Ahhh. I feel better. Hope you do, too. You’re all right, and you deserve to do the thing and be the person. Okie-dokey?

I’ll try to remember that, too.


CGAuthorCait Gordon is an Irish-Canadian warrior princess and author of Life in the ’Cosm, a space opera about a little green guy who’s crushing on the female half of his two-headed colleague (Renaissance). Cait’s also the editor of the Spoonie Authors Network, a blog featuring writers who manage disabilities and/or chronic illness. She likes cupcakes.


When to Listen to and When to Ignore Writing Advice

I wrote a thing about a thing on author Louise Allan’s Writers in the AtticThis is a topic that means a lot to me as a writer, and I’m so glad Louise let me share my thoughts on this forum, which also has other great authors! (Including my homie, Robin Elizabeth!)

by  |May 29, 2017 | WRITERS IN THE ATTIC

I’m always excited when someone I don’t know contacts me wanting to be part of Writers in the Attic. That’s how this post came about, and until I read Cait’s essay, I knew as much about this Irish-Canadian author and editor as you!

Read on to learn more about Cait (pronounced ‘Cat’) and her tips on when to listen to feedback on your manuscript, and when not to. I found them spot on! Whether you’re writing your first draft or your twentieth, this essay is well worth a read.

Cait is an Irish-Canadian warrior princess and author of Life in the ’Cosm, a space opera about a little green guy who’s crushing on the female half of his two-headed colleague (Renaissance). Cait’s also the editor of the Spoonie Authors Network, a blog featuring authors with disabilities and/or chronic illness. And she loves cupcakes.

You can follow her on her personal website, her editing websiteFacebook, Instagram, and Twitter.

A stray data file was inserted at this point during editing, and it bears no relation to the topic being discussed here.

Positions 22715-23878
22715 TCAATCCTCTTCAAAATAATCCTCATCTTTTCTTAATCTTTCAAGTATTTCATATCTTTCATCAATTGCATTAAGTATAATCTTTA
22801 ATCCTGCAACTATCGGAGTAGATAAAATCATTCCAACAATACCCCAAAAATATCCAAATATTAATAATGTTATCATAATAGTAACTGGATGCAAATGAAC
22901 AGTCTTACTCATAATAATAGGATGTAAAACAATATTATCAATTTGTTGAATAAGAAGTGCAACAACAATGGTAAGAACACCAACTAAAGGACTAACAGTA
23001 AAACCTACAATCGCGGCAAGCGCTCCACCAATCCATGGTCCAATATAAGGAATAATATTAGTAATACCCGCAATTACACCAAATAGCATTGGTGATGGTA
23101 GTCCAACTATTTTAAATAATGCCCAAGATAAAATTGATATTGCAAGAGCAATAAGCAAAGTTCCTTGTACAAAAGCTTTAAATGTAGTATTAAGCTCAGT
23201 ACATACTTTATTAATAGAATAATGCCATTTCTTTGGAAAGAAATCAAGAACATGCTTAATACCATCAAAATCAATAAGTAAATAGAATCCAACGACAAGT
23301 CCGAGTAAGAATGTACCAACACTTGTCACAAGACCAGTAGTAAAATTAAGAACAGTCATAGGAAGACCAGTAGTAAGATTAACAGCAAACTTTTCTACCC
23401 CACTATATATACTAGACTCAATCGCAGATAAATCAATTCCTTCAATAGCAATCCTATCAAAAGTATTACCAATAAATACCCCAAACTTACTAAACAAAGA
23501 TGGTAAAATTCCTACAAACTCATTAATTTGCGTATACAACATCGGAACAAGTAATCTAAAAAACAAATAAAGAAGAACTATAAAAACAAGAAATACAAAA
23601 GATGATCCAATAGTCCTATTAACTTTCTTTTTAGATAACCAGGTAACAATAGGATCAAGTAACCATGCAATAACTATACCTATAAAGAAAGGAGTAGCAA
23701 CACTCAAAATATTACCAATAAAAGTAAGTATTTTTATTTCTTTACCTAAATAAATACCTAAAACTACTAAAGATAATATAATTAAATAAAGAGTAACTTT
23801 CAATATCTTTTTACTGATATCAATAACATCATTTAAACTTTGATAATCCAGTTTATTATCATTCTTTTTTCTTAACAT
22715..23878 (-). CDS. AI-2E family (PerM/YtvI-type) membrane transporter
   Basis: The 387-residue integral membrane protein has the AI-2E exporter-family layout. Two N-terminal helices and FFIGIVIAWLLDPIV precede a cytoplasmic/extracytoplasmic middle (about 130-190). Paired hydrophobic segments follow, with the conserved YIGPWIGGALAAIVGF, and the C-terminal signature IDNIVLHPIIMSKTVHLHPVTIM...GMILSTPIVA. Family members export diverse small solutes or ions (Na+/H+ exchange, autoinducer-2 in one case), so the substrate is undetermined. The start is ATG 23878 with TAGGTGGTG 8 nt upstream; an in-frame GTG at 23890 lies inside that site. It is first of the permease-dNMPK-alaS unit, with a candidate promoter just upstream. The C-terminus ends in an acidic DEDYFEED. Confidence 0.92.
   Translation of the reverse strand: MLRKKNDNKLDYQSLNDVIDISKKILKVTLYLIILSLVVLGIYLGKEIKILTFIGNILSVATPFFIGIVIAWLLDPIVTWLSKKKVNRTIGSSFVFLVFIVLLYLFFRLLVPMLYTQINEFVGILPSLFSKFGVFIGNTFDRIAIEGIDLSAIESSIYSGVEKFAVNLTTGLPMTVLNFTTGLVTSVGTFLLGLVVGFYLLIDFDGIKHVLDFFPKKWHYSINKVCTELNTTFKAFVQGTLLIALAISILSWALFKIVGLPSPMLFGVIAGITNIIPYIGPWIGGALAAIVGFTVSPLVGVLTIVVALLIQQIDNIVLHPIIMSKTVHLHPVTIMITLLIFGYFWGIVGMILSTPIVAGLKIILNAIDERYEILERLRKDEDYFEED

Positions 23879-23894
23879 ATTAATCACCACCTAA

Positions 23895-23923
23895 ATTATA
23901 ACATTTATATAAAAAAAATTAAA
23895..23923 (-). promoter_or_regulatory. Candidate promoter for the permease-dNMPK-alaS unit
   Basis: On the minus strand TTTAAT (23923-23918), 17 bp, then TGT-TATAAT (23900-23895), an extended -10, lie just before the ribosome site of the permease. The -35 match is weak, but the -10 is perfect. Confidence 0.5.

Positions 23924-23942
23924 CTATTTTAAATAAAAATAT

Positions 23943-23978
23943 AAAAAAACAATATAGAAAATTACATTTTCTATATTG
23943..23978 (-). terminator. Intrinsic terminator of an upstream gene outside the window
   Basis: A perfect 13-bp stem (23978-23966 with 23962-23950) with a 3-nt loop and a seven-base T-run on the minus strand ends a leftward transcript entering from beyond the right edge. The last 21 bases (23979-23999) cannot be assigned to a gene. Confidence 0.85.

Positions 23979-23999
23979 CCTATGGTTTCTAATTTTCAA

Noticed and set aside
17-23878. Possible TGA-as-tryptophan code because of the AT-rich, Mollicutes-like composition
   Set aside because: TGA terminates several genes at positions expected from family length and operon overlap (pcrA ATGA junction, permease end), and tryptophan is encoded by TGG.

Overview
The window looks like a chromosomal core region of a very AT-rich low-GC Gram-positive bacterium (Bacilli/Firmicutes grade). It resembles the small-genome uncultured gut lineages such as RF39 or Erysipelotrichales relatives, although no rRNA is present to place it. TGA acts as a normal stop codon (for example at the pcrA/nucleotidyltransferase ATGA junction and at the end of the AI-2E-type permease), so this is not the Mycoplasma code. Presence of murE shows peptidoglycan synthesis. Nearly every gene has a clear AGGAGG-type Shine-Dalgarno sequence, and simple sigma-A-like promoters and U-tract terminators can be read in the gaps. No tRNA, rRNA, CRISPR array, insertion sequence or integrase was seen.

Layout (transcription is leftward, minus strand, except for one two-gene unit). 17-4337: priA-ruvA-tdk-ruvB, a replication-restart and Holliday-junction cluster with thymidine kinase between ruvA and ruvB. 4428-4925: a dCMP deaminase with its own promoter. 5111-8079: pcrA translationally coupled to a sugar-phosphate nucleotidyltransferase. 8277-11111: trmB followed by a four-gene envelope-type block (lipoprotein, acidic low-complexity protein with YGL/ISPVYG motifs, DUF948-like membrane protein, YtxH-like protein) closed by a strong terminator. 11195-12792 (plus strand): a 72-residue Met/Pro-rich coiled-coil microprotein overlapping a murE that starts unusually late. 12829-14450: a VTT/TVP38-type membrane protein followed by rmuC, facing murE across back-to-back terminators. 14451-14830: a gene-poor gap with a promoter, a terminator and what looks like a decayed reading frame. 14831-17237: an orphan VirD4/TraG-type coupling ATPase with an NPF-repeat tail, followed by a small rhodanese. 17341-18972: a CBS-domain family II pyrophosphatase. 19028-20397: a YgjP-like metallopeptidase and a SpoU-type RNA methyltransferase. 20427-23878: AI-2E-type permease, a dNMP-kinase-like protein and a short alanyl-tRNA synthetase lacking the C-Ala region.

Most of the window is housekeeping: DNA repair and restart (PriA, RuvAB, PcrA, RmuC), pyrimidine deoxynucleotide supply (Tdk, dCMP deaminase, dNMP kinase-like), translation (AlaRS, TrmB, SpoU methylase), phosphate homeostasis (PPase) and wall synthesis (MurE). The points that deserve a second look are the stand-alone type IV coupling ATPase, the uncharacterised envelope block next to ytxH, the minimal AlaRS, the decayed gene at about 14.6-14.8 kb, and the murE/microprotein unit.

Cait Gordon: When to Listen to and When to Ignore Writing Advice

Um. I’m not sure if I just shot myself in the foot with the title of this article. I can just picture you all thinking, Oh. Well, I’ll chose to ignore then. Buh-bye Cait. Have a nice life.

This happens to be the topic I’ll be discussing in a panel I’m leading at the Limestone Genre Expo this June (2017). The inspiration came from my own journey while writing my comedy sci-fi, Life in the ’Cosm. And what a ride it was, too. I learned the hard way that if you ever want a massive deluge of unsolicited advice, just post on social media that you’re writing a book. Holy wiggies. Everything from ‘your word count is too much, cut 20,000 words’ to ‘sci-fi isn’t really funny if it’s real sci-fi’ to ‘you’re never going to get published in Canada’ to ‘even if you do get published, they’ll slash your book to bits’.

Yeah. So that happened. I also was told to go to conference upon conference with my first draft and try to get the attention of editors before I even dared finish the book. Did I mention that none of these advice-givers had even read one word of my work-in-progress? When I think about it, every person had good intentions, but was it ever derailing from the writing process. I half-wonder if this kind of advice is akin to the unwanted parenting advice or birthing horror stories that expectant mothers receive. I’ll have to ask around.

‘The problem with listening to writing advice before you’ve even finished the first draft is that it can be so discouraging, you might stop working on your manuscript full stop.’

Read the full article on Writers in the Attic!


CGAuthorCait Gordon is an Irish-Canadian warrior princess and author of Life in the ’Cosm, a space opera about a little green guy who’s crushing on the female half of his two-headed colleague (Renaissance). Cait’s also the editor of the Spoonie Authors Network, a blog featuring writers who manage disabilities and/or chronic illness. She likes cupcakes.